Two months ago I called for BDSM bloggers to write about vanilla tragedies. Now the blogosphere is churning with horror at the UC Santa Barbara mass shooting by Elliot Rodger.
But nobody seems to be answering the first question I asked myself: Am I part of the problem?
I’m a straight submissive woman. I was molested by a male coach as a child. I would have been raped as a teenager but for the intervention of a passing security guard. I have feared for my safety with a partner. This is the first time most of my family and friends are hearing about any of this. And few women have led a safer life than I have. #YesAllWomen.
Oh, and good luck trying to get me to sleep with you. I’m definitely part of the data.
But that’s not what I mean.
The problem is male violence born of sexual frustration with women. Do you know how many porn stories I’ve read on that theme? I call it No Rescue porn. I’ve just finished writing a whole series of posts about eroticising trauma and depression and hating yourself afterwards. So my question is this. Is rape culture part of my sexuality?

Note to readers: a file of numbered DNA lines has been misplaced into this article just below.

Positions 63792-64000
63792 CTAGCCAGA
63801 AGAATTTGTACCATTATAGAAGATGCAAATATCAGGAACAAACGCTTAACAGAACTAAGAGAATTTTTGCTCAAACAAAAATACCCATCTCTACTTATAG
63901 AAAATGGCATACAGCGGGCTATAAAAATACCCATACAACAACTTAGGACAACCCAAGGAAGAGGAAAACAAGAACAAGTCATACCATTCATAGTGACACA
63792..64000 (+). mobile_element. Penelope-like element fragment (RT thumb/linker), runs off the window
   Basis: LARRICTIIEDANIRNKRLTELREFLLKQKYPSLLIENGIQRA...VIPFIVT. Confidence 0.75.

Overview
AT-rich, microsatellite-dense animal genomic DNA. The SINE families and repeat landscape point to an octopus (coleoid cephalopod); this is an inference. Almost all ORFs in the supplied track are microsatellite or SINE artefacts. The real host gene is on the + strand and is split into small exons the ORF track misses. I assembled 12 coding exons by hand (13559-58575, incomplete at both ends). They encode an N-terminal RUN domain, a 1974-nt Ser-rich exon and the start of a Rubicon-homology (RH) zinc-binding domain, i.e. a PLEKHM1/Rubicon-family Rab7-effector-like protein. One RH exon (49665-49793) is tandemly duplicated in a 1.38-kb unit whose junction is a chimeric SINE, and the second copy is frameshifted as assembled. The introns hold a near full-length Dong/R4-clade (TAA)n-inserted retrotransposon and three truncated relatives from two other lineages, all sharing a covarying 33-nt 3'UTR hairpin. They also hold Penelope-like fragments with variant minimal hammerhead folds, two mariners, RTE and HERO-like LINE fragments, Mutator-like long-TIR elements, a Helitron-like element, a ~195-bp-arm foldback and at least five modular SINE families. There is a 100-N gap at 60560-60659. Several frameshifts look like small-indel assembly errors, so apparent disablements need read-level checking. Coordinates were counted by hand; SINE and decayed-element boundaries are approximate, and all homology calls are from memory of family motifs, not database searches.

I would probably be a nervous wreck right now if Valery North hadn’t started me thinking about this two weeks ago. He asked if there was a dominant equivalent to the toxic side of my kink. And I think there is: sadism that comes from a place of anger and revenge, instead of affection and power.
It’s right there in No Rescue porn, which is after all produced for a dominant male viewership. And I think it’s even more toxic for them. I’ve talked to dommes about it. It sounds incredibly difficult to come to terms with such a destructive vision of yourself. Your conscience really does throw up every time.
What I have realised, with relief, is that I don’t wish that nauseating fulfilment on anybody. And I don’t need it from anybody either. I’ve grown away from No Rescue porn. My submission actually functions much better when operated with care and forbearance – and it leaves me ridiculously happy and walking taller.
So no. I don’t need rape culture in order to be me.
And frankly, I wouldn’t wish this culture on men either. Anger and bitterness do not emerge from a place of power, but from pain.
And that is just as true for a deluded boy with a gun as it is for my #YesAllWomen sisters.